Abstract 220

Abstract ID: 220

Subseasonal prediction of the 21-25 November 2016 heavy rainfall event over northwestern Italy

Lead Author: Daniele Mastrangelo
Institute of Atmospheric Sciences and Climate, CNR-ISAC, Italy

Keywords: heavy precipitation events, subseasonal forecasting, CNR-ISAC, ECMWF, Globo

Abstract: The Mediterranean basin is prone to intense precipitation events, particularly during late summer and autumn. Although a great effort is continuously provided to correctly predict this kind of events, numerical prediction of heavy precipitation remains a difficult task at all scales, including the subseasonal scale.
Between 21 and 25 November 2016, in the midst of a drought that lasted into 2017, northwestern Italy was hit by a prolonged event of intense precipitation. In some locations, total accumulations reached about half of the annual mean, with peaks up to 700 mm in 5 days. Floods and landslides were recorded in several areas of Liguria and Piedmont. The mean synoptic configuration shown by the ERA5 reanalysis for the period 21-27 Nov 2016, features a through in the west, with cut-off formation centered over the Iberian Peninsula, surrounded by areas of high 500 hPa geopotential height east of it. Slowly evolving, this west/east dipole, typically observed during heavy precipitation Mediterranean events, caused the continuous inflow of humid southerly currents yielding intense precipitation especially on the the exposed slopes.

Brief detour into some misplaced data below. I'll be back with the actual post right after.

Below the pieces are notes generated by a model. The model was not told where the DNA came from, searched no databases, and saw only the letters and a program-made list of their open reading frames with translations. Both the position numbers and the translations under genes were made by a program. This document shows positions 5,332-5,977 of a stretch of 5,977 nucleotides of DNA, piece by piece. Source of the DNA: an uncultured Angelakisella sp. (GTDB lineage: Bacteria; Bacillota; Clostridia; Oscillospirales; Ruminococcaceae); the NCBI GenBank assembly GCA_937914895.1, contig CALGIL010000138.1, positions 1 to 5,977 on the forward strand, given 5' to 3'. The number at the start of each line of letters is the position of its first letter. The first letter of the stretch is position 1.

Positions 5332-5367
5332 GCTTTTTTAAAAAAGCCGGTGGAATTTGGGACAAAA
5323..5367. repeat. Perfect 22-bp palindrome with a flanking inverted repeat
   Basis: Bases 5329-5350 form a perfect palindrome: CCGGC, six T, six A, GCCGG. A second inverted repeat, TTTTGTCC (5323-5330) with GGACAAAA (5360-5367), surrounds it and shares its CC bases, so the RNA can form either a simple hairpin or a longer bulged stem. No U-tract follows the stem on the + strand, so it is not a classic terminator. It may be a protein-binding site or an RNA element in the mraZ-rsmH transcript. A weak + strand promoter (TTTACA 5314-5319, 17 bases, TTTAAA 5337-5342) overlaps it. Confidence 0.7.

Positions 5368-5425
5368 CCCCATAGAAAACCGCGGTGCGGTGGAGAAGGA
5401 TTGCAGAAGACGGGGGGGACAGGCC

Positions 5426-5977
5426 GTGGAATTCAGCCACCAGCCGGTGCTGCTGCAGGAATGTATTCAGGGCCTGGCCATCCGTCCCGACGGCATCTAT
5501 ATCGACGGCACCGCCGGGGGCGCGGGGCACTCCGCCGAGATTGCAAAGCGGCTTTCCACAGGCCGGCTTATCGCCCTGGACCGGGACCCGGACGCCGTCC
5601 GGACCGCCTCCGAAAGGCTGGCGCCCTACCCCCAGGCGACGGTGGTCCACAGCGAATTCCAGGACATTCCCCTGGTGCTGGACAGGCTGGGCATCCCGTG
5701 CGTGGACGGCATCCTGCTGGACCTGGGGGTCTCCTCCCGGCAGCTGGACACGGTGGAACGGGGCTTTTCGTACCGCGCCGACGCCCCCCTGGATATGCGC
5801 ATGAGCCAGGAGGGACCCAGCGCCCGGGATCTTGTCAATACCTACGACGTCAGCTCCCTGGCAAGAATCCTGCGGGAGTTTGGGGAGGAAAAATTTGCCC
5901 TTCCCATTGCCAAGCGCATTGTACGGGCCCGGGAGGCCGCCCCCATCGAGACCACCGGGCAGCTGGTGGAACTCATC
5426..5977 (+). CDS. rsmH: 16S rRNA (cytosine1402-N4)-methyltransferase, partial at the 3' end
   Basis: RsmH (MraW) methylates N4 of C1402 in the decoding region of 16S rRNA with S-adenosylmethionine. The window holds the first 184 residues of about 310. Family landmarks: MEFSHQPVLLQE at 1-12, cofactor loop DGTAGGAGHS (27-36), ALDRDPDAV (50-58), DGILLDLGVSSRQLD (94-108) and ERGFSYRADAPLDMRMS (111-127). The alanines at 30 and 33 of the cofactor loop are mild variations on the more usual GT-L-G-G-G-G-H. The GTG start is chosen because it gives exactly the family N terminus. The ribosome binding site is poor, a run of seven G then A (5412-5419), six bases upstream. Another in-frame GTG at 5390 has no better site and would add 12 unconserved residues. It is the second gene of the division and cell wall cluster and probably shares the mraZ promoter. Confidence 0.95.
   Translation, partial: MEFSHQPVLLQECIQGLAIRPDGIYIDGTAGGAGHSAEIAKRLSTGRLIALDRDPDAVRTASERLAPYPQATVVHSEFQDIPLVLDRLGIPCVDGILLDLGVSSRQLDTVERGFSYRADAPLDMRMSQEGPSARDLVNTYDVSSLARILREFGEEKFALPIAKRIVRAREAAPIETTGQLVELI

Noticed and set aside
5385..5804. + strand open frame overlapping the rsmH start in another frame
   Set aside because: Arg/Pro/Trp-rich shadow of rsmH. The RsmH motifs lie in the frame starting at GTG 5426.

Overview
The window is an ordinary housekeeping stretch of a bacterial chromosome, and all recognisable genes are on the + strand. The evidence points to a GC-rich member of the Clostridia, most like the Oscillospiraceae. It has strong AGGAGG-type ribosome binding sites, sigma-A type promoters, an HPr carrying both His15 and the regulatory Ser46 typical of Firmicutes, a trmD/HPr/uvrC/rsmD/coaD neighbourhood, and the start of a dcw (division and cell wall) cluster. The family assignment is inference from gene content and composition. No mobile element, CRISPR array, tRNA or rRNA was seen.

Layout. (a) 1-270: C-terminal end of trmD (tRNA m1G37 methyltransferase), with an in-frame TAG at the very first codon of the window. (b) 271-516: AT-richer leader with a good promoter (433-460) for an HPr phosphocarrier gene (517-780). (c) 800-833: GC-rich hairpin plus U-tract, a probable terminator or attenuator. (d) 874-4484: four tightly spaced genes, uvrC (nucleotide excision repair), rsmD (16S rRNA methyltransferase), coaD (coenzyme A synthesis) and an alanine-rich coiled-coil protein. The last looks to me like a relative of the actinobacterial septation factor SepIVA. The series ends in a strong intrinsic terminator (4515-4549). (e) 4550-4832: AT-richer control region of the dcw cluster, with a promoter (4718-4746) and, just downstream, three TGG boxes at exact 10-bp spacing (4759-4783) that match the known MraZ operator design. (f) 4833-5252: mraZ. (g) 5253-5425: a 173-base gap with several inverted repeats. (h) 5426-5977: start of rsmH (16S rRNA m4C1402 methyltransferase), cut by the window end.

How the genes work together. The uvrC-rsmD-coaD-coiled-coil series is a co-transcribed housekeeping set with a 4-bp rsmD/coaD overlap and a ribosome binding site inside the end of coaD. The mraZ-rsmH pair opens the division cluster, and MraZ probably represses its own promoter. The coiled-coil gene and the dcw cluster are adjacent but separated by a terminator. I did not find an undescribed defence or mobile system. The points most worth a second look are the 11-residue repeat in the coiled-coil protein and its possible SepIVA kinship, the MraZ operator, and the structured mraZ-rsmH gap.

In this work we evaluate the predictive ability beyond the second week of two operational sub-seasonal forecasts and highlight the large-scale dynamical features contributing to the good predictive performance. The subseasonal forecasts analyzed were those operationally issued by CNR-ISAC and ECMWF and available in the S2S project database. These forecasting systems predicted underestimated positive precipitation anomalies, and higher probabilities for the upper precipitation tercile, over the area under investigation in the runs initialized on 7 Nov 2016, thus for forecast days 15-21.
The analysis of the ensemble members shows that only few members are responsible for the good forecast performance on week 3: for instance, correctly reproducing the low/high dipole of geopotential anomaly over the Mediterranean basin, 6 ECMWF ensemble members account for ~ 25% of the predicted precipitation anomaly, whereas the 6 less rainy members account for just ~ 2%. The CNR-ISAC ensemble, based on the Globo model, shows a similar behavior. The best performing ensemble members are then compared to reanalyses to identify the dynamical events of the previous weeks possibly providing enhanced predictability for the selected precipitation event in the Mediterranean area. A key ingredient is traced back to the atmospheric dynamics occurring at the beginning of the month at northern American latitudes.
Although limited to a single case study, the analysis of the ensembles of two different forecasting systems suggests the need for methods that can highlight the useful information of few ensemble members hidden by the less skillful members.

Paolo Ghinassi (Institute of Atmospheric Sciences and Climate, CNR-ISAC)